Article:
How Socialists Can Govern - Bill Fletcher Jr. Dissent, Volume 67, Number 1, Winter 2020, pp. 42-50 (Article) Published by University of ...

How Socialists Can Govern
   Bill Fletcher Jr.

   Dissent, Volume 67, Number 1, Winter 2020, pp. 42-50 (Article)

   Published by University of Pennsylvania Press

       For additional information about this article

[ This content has been declared free to read by the pubisher during the COVID-19 pandemic. ]
How Socialists Can Govern
                                                                                            Bill Fletcher Jr.

                                 Bernie Sanders’s presidential primary run in 2016 saw 13 million people
                                 vote for a democratic socialist. Two years later, Alexandria Ocasio-Cortez’s
                                 underdog, grassroots-driven victory against one of Congress’s most power-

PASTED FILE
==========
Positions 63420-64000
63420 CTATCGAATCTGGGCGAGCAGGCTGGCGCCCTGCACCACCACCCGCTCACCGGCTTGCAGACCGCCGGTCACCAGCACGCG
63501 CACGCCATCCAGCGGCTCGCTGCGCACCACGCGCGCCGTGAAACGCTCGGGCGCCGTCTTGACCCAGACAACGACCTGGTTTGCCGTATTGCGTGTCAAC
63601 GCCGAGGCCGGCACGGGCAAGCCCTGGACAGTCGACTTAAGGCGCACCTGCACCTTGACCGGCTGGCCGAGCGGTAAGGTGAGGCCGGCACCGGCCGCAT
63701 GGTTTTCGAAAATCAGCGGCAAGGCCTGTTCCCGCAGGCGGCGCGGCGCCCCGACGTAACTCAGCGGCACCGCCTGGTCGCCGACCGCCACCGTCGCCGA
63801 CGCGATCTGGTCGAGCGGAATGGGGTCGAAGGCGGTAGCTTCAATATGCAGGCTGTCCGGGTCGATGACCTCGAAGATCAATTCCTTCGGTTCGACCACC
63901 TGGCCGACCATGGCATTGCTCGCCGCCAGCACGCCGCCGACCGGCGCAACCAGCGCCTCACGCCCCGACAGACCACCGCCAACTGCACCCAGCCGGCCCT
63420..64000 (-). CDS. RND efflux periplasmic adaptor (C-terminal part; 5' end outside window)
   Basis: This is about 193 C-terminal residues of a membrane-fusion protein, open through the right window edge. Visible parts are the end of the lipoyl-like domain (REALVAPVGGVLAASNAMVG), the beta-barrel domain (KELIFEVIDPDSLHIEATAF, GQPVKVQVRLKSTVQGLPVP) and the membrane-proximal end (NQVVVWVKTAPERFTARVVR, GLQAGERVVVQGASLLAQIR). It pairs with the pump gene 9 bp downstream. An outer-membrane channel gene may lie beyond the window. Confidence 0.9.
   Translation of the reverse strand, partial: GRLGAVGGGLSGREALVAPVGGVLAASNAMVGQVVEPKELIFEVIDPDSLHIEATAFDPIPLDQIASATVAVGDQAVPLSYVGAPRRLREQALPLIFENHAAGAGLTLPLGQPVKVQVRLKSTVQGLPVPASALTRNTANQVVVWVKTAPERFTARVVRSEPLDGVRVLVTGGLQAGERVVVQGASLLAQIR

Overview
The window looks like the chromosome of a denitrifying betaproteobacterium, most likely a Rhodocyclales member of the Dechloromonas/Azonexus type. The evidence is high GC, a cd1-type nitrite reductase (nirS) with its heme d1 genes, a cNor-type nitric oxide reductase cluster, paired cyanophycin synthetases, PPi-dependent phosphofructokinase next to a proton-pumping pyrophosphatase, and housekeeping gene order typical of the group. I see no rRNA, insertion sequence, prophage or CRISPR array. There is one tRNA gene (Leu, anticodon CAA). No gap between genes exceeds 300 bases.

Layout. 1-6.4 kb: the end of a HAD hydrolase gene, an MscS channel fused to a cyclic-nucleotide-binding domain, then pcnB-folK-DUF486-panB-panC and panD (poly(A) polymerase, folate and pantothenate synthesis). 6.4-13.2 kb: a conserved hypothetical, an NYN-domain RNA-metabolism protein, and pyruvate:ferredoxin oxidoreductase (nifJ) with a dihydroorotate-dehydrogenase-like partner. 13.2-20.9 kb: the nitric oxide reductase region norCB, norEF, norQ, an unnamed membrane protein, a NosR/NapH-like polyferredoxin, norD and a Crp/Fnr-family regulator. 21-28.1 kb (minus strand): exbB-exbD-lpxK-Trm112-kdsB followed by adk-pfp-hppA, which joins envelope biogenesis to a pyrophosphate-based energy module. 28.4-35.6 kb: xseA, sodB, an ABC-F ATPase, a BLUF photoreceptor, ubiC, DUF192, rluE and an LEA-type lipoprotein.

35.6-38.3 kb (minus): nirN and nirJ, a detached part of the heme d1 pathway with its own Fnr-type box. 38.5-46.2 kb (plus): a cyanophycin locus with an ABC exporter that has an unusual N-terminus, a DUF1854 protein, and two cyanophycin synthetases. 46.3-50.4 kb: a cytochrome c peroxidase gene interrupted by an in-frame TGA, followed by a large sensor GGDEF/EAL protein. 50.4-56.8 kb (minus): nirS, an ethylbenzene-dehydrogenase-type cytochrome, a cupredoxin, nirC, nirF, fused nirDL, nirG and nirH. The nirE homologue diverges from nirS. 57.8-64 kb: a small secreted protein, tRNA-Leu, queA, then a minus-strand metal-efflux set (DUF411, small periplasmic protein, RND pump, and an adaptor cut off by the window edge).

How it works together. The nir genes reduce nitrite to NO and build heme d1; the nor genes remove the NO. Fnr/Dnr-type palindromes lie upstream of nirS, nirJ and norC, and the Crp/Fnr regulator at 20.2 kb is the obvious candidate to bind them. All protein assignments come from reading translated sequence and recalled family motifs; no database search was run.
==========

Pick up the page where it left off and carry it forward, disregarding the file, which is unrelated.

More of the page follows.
ful Democrats shook the political establishment. Combined with the elec-
                                 tion of Donald Trump, these two campaigns reignited interest in something
                                 many on the left had shied away from for the better part of a century: elec-
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                                 toral power.
                                      But what is electoral power? Many political theorists distinguish
                                 between “state power” and “governing power.” The “state”—as described
                                 here—is not simply a series of apparatuses but instead the representation of
                                 the balance of class forces, with a hegemonic bloc—made up of institutions
                                 like the police, Congress, and the Federal Reserve—looking out for the long-
                                 term interests of the dominant class—in our case, the 1 percent. There are